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Health News for 11/30/11

November 30, 2011

Docs Who Own MRIs Order Far More Scans

Patients are much more likely to undergo unnecessary medical imaging exams if the tests are ordered by doctors with a financial interest in the imaging equipment, according to a new study.
Health Tip: Recovering From Pneumonia

Pneumonia can be a life-threatening infection, and no matter how severe your case is, your body needs time to heal.
Health Tip: Help Your Child Prepare for a Sibling

It's common for children to feel jealous of a new sibling, including acting out and misbehaving.
Clogged Arteries Pose Different Dangers for Men, Women: Study

Not all clogged arteries are created equal, with women and men facing different heart risks even when they have the same amount of coronary plaque, a new study suggests.
Toddlers Taking HIV Drugs Have Higher Cholesterol

Toddlers who take anti-HIV drugs have higher cholesterol levels than those who do not have HIV, a new study shows.
Scans May Discern Between Two Types of Dementia

In the vast majority of cases, researchers can distinguish between Alzheimer's and another form of dementia with shared symptoms by using a specific type of PET scan that looks for evidence of plaque in the brain, new research suggests.
Non-Fried Fish Might Help Ward Off Alzheimer's: Study

Eating baked or broiled fish as little as once a week may boost brain health and lower the risk for mild cognitive impairment and Alzheimer's disease, new brain scan research suggests.
Most U.S. Drivers Engage in 'Distracting' Behaviors: Poll

Whether it's talking on cellphones, fiddling with food and drink or doing some last-minute grooming, a large majority of adult drivers in the United States admit to being dangerously distracted while behind the wheel, a new poll shows.
Many Suicidal Teens Make First Try Before High School

About 40 percent of young adults who've attempted suicide made their first attempt before high school, which suggests that suicidal thoughts and behavior may begin much younger than previously believed, according to a new study.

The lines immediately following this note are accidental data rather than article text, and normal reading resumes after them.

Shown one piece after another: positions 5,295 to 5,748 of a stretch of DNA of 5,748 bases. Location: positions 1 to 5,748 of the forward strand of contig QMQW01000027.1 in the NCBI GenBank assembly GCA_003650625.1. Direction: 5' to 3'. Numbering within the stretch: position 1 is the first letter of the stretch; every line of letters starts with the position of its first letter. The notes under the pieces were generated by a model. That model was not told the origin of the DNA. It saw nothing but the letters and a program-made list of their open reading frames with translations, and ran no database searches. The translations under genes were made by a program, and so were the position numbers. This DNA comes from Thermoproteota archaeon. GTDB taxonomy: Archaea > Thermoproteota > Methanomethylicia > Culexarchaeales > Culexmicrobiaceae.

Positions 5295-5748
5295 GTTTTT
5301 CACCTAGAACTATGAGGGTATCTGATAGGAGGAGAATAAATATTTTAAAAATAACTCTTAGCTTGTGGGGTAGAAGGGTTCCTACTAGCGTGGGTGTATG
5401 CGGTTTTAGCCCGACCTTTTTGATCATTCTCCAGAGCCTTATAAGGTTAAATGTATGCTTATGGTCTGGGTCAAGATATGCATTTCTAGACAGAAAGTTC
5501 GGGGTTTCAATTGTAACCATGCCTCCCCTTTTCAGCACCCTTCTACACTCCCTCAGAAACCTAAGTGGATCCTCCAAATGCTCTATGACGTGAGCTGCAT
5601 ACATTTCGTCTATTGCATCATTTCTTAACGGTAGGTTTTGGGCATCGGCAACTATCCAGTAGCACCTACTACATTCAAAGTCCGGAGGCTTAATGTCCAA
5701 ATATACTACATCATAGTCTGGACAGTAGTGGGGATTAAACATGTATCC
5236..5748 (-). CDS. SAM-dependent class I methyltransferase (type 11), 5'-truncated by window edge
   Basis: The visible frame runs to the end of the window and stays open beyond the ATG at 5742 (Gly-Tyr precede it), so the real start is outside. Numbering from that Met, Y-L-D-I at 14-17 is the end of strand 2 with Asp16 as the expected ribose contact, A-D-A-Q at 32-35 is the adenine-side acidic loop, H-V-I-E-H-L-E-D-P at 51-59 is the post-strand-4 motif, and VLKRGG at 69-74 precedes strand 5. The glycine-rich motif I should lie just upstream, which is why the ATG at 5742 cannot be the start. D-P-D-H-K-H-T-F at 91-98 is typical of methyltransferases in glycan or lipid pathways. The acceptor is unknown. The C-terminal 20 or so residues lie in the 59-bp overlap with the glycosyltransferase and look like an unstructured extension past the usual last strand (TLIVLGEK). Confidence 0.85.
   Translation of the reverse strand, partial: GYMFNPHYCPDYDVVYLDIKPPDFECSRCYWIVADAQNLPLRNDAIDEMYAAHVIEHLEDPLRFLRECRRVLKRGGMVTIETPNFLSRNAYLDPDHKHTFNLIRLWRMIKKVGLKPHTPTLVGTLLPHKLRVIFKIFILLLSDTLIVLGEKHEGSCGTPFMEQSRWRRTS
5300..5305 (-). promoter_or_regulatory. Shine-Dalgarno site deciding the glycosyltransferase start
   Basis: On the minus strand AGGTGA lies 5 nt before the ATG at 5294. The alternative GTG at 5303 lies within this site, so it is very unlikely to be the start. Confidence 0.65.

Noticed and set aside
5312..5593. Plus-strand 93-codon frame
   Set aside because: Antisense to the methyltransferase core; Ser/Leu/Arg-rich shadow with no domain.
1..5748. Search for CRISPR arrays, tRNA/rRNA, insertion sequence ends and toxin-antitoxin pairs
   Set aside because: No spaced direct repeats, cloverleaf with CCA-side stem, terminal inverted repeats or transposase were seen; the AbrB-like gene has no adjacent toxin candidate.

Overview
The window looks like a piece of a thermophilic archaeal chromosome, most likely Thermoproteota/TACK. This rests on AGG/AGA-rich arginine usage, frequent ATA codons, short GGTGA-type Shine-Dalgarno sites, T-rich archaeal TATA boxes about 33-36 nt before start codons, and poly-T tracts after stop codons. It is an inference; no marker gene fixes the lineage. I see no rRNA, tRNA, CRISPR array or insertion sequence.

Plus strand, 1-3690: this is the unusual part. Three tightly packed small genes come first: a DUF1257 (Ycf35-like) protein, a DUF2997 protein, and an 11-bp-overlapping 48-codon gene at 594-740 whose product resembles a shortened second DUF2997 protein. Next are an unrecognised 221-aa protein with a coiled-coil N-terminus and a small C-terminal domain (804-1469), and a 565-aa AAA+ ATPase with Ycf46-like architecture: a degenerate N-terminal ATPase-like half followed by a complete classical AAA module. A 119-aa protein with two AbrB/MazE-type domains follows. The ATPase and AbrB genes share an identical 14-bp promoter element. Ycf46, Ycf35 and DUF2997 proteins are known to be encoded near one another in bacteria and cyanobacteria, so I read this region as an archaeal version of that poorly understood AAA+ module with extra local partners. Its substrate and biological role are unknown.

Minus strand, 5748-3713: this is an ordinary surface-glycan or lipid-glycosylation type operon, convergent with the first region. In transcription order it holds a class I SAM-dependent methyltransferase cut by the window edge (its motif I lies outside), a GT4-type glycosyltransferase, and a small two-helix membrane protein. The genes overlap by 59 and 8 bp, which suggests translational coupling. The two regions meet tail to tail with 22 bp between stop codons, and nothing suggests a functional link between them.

Lobular Breast Cancer Linked to Paternal Cancer History

Women with lobular breast cancer are nearly twice as likely as those with other forms of breast cancer to have a father who had cancer, especially prostate cancer, a new study finds.
Infant Vaccines May Work Better If Given in Afternoon

As many parents can attest, a rough night may follow when their baby has been to the doctor for their first shots, due to increased fussiness or fever from the immunizations. But a new study suggests that the time of day that the shots are given may make a difference in both sleep and immune response.
Recovery From Concussions in Young Athletes May Take Longer Than Thought

New research shows how a concussion can cause damage in a young athlete's brain that may last longer than thought.
Women's High Blood Sugar Linked to Colorectal Cancer: Study

There may be a link between high blood sugar levels and an increased risk of colorectal cancer in older women, a new study finds.
New Hip Implants No Better Than Older Ones, Study Finds

No matter the material, all types of hip replacement devices appear to work the same, a new analysis finds.
Drug May Dampen Dangerous Side Effect of Stem Cell Transplants

Preliminary research suggests that a drug typically used to kickstart the immune system may help cancer patients who receive stem cell transplants and then develop a potentially deadly side effect.
Health Highlights: Nov. 30, 2011

Here are some of the latest health and medical news developments, compiled by the editors of HealthDay:
Self-Monitoring of Blood Thinner May Halve Clot Risk

People taking the blood-thinning drug warfarin who monitor their own blood and adjust their dosage can reduce the risk of blood clots by half, British researchers report.
Advocates Push for Greater Awareness of HIV/AIDS

Advocates for HIV/AIDS research and treatment met Wednesday to discuss how to reduce the spread of the disease in the United States, improve access to better care and raise general awareness of the ongoing epidemic.
Arsenic Detected in Apple, Grape Juice Samples

The debate over the safety of fruit juice consumed by Americans escalated Wednesday with the release of a Consumer Reports study that found many apple and grape juice samples tainted with arsenic.

 

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